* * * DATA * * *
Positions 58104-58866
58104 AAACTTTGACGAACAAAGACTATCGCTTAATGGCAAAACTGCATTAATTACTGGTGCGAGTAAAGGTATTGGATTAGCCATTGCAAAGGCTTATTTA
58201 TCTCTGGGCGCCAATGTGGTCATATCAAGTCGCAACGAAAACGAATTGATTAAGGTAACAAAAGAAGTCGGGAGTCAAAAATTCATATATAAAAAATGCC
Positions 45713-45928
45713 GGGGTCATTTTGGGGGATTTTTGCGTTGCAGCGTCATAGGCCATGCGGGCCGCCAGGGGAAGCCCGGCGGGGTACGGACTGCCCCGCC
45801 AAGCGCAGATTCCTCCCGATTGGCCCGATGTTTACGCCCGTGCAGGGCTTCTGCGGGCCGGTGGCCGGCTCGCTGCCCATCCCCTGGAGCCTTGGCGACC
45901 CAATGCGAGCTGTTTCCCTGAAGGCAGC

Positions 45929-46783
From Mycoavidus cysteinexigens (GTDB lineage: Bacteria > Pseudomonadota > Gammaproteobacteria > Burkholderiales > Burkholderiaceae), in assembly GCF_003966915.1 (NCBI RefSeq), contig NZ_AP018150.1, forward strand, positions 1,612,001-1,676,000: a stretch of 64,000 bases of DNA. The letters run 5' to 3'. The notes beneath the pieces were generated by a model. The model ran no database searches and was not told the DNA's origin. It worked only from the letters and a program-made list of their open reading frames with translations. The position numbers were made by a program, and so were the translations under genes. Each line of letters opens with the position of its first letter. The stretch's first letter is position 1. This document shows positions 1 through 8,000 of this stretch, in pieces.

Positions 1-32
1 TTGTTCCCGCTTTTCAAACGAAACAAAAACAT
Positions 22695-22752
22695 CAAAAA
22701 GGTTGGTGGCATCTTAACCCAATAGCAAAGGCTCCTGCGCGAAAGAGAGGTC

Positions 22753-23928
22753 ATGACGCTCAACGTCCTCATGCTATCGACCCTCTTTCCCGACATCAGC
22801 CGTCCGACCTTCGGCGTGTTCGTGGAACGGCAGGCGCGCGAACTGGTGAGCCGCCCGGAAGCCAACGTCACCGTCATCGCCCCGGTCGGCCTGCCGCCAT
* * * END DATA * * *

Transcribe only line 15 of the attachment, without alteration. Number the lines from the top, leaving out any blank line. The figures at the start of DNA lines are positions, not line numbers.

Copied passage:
Positions 22753-23928